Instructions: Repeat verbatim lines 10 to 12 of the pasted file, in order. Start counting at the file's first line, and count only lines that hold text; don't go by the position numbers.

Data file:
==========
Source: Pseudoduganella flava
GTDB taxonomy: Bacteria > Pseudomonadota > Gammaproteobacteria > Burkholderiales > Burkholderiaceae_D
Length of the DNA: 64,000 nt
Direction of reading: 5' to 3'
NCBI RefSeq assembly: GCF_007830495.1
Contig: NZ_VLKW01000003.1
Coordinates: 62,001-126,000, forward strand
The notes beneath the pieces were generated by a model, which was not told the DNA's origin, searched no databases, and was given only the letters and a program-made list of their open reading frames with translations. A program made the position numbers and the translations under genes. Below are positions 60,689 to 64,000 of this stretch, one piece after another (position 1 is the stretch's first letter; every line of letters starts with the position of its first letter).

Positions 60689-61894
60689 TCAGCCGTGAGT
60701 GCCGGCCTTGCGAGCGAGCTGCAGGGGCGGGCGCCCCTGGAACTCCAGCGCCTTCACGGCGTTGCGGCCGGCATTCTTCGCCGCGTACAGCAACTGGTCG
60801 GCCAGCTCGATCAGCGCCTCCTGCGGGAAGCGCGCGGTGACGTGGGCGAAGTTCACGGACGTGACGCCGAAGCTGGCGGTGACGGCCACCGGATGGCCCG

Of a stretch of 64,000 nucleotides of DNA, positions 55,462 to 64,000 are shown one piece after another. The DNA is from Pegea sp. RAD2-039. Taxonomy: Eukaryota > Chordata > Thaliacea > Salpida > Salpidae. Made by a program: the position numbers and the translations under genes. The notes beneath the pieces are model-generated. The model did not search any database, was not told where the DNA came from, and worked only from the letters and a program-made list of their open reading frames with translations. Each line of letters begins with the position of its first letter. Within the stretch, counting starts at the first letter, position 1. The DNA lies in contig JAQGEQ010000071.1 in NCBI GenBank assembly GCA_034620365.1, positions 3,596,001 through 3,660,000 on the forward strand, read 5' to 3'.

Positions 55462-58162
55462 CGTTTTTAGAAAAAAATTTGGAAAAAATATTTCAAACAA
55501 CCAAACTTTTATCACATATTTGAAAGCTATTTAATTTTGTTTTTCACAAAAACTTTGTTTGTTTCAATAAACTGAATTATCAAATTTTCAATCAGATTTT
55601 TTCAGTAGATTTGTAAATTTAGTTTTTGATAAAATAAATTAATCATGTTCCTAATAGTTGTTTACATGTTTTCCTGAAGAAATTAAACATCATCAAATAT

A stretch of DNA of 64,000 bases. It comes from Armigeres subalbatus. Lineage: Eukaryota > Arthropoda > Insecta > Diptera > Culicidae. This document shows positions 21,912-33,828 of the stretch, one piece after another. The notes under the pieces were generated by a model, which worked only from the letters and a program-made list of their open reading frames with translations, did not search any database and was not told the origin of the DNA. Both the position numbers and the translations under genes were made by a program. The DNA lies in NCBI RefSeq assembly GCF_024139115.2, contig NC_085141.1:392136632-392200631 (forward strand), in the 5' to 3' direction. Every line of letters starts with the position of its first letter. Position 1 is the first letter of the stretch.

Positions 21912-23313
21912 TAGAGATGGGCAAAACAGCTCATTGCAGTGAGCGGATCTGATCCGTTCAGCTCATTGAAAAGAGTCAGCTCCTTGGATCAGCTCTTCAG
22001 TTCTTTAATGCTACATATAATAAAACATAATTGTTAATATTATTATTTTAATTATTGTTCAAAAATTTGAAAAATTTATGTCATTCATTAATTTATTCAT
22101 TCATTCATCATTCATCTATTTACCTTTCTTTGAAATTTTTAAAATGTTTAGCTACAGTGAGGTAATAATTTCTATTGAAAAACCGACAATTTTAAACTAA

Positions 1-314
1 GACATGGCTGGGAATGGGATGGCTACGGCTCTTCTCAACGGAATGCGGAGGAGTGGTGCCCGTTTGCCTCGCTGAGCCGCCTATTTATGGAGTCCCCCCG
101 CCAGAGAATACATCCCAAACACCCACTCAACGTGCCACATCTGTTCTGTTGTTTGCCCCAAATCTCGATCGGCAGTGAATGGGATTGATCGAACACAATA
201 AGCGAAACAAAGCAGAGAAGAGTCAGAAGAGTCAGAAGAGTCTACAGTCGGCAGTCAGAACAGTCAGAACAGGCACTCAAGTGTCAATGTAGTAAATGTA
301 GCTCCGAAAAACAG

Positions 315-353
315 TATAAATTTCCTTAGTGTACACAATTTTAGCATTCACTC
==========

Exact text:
60689 TCAGCCGTGAGT
60701 GCCGGCCTTGCGAGCGAGCTGCAGGGGCGGGCGCCCCTGGAACTCCAGCGCCTTCACGGCGTTGCGGCCGGCATTCTTCGCCGCGTACAGCAACTGGTCG
60801 GCCAGCTCGATCAGCGCCTCCTGCGGGAAGCGCGCGGTGACGTGGGCGAAGTTCACGGACGTGACGCCGAAGCTGGCGGTGACGGCCACCGGATGGCCCG